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Swine DVMs out-earn colleagues, study shows

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Aug 01, 2005

CHICAGO —Veterinarians concentrating in swine medicine gross nearly $110,000 annually, leading all practitioner categories and disproving a widespread belief that food animal DVMs rank low in wage potential.

That's according to results from a business practices study commissioned by the American Veterinary Medical Association and Pfizer Animal Health. Conducted last year by Brakke Consulting, the report tallies results from a 14-page questionnaire completed by 17,063 practitioners from all veterinary medical sectors.


Swine veterinarians top income poll
But as swine veterinarians reportedly enjoy robust practice economies, their bovine counterparts earn nearly $20,000 less annually, with mixed animal, small animal and equine veterinarians representing midlevel salaries (see related chart below).

Considering there are roughly 1,200 swine practitioners in the United States and Canada, the numbers are impressive, says John Volk, Brakke senior consultant.

"Veterinary medicine is a capital-intensive profession," he says. "Food animal practice is the oldest type of practice, and the swine guys have got it right. They figured things out a long time ago."

Herd health model What swine veterinarians have adopted is a service model change, explains Dr. Rick Sibbel, past president of the American Association of Swine Veterinarians (AASV). Giant swine operations have forced veterinarians to focus on herd populations rather than individual animals. While swine practitioners have embraced this brand of practice, "the rest of the food animal sectors are taking a while to get there," Sibbel says.


Swine veterinarians top income poll
"The average client for a typical food animal veterinarian has 300 to 400 animals on a farm," he says. "The average pig plant has more than 20 times that. Those numbers have pushed veterinary service to a different level, and that's feeding into the earnings equation quite a bit."

Specializing in swine population medicine in Abilene, Kan., Dr. Lisa Tokach confirms there is a "mindset change."

"People aren't used to paying for a veterinarian's time, but that's different in swine practice," she says. "We work as consultants, focusing on the health of entire populations, looking at production records and making recommendations. We focus a lot more on service and less on product."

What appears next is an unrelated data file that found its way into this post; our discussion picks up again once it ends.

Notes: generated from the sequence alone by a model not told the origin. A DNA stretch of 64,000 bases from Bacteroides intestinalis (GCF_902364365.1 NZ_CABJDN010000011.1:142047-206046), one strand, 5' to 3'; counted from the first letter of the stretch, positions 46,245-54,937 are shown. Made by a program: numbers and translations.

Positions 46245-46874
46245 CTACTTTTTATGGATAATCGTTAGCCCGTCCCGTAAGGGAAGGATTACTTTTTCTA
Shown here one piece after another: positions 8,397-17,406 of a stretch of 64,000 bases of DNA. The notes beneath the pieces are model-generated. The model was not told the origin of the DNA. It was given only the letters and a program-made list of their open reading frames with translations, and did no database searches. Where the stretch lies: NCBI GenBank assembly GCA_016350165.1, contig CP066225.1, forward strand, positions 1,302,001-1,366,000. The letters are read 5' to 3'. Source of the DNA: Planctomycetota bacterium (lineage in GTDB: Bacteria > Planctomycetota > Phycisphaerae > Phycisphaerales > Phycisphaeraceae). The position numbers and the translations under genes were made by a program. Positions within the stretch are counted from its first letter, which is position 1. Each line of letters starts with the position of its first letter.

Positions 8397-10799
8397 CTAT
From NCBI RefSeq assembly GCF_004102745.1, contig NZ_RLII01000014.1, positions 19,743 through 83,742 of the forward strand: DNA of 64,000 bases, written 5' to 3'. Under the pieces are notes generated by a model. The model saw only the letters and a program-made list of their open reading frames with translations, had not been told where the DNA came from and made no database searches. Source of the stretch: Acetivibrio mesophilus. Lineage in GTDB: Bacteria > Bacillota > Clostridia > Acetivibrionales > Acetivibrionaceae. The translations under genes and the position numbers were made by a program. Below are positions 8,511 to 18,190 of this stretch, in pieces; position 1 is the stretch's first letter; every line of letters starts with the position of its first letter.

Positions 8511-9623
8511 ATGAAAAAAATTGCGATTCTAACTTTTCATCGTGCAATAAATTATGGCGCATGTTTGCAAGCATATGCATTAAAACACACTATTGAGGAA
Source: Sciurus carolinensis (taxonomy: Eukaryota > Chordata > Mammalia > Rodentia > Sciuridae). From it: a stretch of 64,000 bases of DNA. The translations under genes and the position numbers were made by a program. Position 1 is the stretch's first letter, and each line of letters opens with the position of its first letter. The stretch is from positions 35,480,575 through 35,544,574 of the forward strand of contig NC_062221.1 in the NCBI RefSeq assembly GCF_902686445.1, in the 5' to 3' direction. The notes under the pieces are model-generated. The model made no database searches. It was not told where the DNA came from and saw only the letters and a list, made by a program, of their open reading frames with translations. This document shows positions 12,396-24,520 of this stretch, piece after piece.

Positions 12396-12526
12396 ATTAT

Clients' business attitudes also factor, Sibbel says.

"Much of the cattle industry is steeped in tradition; they are not yet businessmen," he says. "Swine farmers recognize business. In order for swine veterinarians to do well by clientele, we have to be really good at it."

Challenging the numbers So do bovine veterinarians, who say the survey results were a surprise. While swine veterinarians earn more, bovine veterinarians, particularly those dealing with dairy cattle, employ a consultant approach. The difference: Plenty of small cattle operations remain viable compared to the swine industry, which is dominated by a handful of pig farming giants.

"Comparing us to swine practice is like apples to oranges," says Dr. Gatz Riddell, executive vice president of the American Association of Bovine Practitioners. "I know plenty of our members who earn a decent living. I don't think the study reflects our area of the profession accurately. The results are not the impression I get from our membership."

Keeping pace As for AASV members, Sibbel expects that 140,000 pigs in North America will keep average salaries for swine veterinarians escalating.

"We've become experts in building management, tax preparation, permits and ventilation," he says. "I tend to call us agricultural scientists. We're about way more than just animal issues."